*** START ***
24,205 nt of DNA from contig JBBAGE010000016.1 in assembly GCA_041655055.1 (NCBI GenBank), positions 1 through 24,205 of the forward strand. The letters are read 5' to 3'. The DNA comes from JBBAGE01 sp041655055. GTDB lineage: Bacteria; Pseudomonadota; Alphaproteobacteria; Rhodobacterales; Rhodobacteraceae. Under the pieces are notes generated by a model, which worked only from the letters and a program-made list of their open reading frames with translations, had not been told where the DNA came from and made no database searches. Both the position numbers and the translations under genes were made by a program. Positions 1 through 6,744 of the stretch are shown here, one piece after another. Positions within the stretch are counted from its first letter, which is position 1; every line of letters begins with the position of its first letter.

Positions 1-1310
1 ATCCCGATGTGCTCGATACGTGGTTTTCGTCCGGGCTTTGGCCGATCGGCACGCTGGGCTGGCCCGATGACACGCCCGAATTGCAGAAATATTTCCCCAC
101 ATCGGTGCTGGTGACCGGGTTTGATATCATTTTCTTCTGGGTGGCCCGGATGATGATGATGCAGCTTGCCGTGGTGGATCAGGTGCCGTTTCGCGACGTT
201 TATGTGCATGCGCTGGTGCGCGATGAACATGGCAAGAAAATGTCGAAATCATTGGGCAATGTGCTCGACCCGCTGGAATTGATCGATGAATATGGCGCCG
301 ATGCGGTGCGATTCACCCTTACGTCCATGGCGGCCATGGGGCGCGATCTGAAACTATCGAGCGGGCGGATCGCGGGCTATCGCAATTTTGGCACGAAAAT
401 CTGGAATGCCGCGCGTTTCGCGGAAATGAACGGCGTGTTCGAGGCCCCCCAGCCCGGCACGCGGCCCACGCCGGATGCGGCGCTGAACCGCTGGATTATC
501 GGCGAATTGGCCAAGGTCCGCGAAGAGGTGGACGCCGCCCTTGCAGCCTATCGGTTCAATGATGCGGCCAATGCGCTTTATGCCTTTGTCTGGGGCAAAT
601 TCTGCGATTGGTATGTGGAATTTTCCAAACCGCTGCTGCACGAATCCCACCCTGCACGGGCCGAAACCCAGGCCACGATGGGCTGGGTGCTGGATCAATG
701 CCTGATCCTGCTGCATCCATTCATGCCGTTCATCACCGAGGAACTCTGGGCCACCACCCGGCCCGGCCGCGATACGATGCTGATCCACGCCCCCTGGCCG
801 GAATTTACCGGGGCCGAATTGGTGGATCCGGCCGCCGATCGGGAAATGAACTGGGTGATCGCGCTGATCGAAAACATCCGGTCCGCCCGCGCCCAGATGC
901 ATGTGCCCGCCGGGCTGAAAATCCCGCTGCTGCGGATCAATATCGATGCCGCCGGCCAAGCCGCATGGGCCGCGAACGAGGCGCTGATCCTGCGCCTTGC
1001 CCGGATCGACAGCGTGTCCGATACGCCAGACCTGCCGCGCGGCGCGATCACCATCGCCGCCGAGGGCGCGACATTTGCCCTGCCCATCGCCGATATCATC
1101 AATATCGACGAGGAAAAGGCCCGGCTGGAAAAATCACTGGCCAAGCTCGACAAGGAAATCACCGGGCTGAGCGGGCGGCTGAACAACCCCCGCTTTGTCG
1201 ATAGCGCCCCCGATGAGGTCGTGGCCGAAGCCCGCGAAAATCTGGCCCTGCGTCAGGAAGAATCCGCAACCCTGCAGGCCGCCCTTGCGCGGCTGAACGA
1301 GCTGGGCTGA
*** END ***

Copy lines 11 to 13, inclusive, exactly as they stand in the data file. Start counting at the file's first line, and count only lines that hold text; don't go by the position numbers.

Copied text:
801 GAATTTACCGGGGCCGAATTGGTGGATCCGGCCGCCGATCGGGAAATGAACTGGGTGATCGCGCTGATCGAAAACATCCGGTCCGCCCGCGCCCAGATGC
901 ATGTGCCCGCCGGGCTGAAAATCCCGCTGCTGCGGATCAATATCGATGCCGCCGGCCAAGCCGCATGGGCCGCGAACGAGGCGCTGATCCTGCGCCTTGC
1001 CCGGATCGACAGCGTGTCCGATACGCCAGACCTGCCGCGCGGCGCGATCACCATCGCCGCCGAGGGCGCGACATTTGCCCTGCCCATCGCCGATATCATC